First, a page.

How big tech finally awakened to the horror of its own inventions
Julia Carrie Wong in San Francisco
For an industry that prides itself on innovation, Silicon Valley loves to conform. The herd mentality can be seen everywhere, from tech executives’ collective commitment to wearing wool slippers in public to the spectacle of Facebook, Google and Twitter sheepishly echoing one another’s testimony at a series of congressional hearings in October.
In recent months, a new trend has emerged among the tech elite: publicly bashing the companies that made them enormously wealthy.
Sean Parker and Chamath Palihapitiya, both former Facebook executives, made headlines recently with sharp critiques of their former employers’ addictive qualities and damage to society. The pair joined a growing chorus of disenchanted techies, including the Facebook engineer who invented the Like button, the former Google ethicist Tristan Harris, and the designer who came up with the “pull to refresh” mechanism used by Twitter.
“I wake up in cold sweats every so often thinking: what did we bring to the world?” said Tony Fadell, the founder of Nest and one of the key architects of the iPod, at a conference in June. “Did we really bring a nuclear bomb with information that can – like we see with fake news – blow up people’s brains and reprogram them?”
Tech’s nascent moment of reckoning is welcome – if somewhat belated. Victor Frankenstein recognized that his creation was a “miserable monster” on the very same “dreary night of November” that he created it. It appears to have taken a full decade and a different dreary November night to awaken the new class of tech agonistes to the horror of their inventions.
The election of Donald Trump was “a big slap in the face” for people at Facebook, said Antonio Garcia-Martinez, a former Facebook product manager. To most Facebook employees, Garcia-Martinez said, “Trump is the incarnation of Satan. The fact that they helped Satan get elected does dog a lot of people.”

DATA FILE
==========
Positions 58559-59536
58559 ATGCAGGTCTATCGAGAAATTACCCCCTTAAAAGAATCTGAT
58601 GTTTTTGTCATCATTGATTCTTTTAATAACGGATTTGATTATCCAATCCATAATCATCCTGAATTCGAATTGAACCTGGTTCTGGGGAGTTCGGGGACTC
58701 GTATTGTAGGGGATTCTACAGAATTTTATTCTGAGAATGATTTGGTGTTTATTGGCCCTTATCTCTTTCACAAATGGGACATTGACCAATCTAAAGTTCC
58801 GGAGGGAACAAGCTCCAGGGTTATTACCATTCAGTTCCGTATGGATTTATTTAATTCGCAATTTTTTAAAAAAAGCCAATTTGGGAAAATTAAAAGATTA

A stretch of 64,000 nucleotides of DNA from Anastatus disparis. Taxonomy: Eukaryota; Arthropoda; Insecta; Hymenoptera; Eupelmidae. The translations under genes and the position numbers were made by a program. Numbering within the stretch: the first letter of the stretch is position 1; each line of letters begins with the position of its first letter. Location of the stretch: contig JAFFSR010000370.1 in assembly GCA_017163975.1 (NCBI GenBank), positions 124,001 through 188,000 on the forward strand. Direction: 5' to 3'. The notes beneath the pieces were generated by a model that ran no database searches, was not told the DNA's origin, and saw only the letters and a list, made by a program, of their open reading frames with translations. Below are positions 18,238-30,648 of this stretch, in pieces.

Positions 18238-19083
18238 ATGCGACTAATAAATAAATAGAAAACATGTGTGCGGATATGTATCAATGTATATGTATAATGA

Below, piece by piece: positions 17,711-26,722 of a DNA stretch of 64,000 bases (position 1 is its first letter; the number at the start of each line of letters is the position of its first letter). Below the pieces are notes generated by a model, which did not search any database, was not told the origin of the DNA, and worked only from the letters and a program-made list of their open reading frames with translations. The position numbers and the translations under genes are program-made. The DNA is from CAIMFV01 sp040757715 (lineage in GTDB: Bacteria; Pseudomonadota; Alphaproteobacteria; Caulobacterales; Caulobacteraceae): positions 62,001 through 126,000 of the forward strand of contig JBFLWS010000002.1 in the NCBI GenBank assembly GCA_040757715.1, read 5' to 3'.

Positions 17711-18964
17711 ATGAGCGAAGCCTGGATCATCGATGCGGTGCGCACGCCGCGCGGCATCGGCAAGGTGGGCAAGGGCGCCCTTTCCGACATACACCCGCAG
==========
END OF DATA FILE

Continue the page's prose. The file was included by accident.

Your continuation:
Ev Williams, one of the co-founders of Twitter, told the New York Times this spring that Twitter’s role in Donald Trump’s rise to the presidency was “a very bad thing”, adding: “If it’s true that he wouldn’t be president if it weren’t for Twitter, then yeah, I’m sorry.”
But tech’s new cohort of critics are not exactly profiles in courage, according to Siva Vaidhyanathan, a professor of media studies at the University of Virginia who is writing a book about Facebook.
“Social media scholars have been warning about the fact that Facebook has been hijacked by hateful groups, violent groups, authoritarian leaders for years. It’s just that very few people have been paying attention. It doesn’t take a huge intellectual leap to be a Facebook critic these days.”
Indeed, it took nearly a year for Mark Zuckerberg to apologize for dismissing concerns that Facebook’s amplification of misinformation could have influenced the presidential election as a “pretty crazy idea”.
Garcia-Martinez also cast doubt upon the sincerity of some of these mea culpas. “He hasn’t exactly given back his Facebook equity or the wealth that derived from it,” he said of Palihapitiya. “I think [Palihapitiya and Parker] might have minor pricklings of conscience, but are they really changed men who are seeking to redress their sins of the past? Fuck no.”
Many of the men who have become tech naysayers have changed in one crucial aspect, however: they have become fathers.
“A lot of the designers and coders who were in their 20s when we were creating these things didn’t have kids. Now they have kids,” Fadell said in June. “And they see what’s going on, and they say: ‘Wait a second.’”
Palihapitiya told CNBC that his own children were allowed “no screen time whatsoever”, while Parker, a father of two, said of social networking: “God only knows what it’s doing to our children’s brains.”
That Silicon Valley parents use the money they earn from tech to send their children to tech-free schools is no secret. But such qualms have not stopped the tech companies themselves from continuing to push their products on to other people’s children, both through partnerships with school districts and special apps for children as young as six.
Roger McNamee, an early investor in Google and Facebook and a stalwart of the new tech critics, lambasted the targeting of children in an article for the Guardian this year, writing: “Alphabet provides Chromebooks to elementary schools with the objective of capturing the attention, and perhaps even behavioral data, about children. At the same time, Alphabet’s YouTube Kids is a site filled with inappropriate content that creates addiction in children far too young to resist.”
Vaidhyanathan warned that even that conversation suffers from “the myopia of western Europe and America”.
“When we look around for the places where Facebook has been used and abused in the most damaging ways, we have to look at the Philippines, India, and Myanmar – places where whole radical nationalist movements have been fostered and executed on Facebook,” said Vaidhyanathan.
If that nightmare is keeping anyone in Silicon Valley up at night, we haven’t heard about it yet. But it’s as good as certain that if one techie decides to take the leap and speak out, others will follow.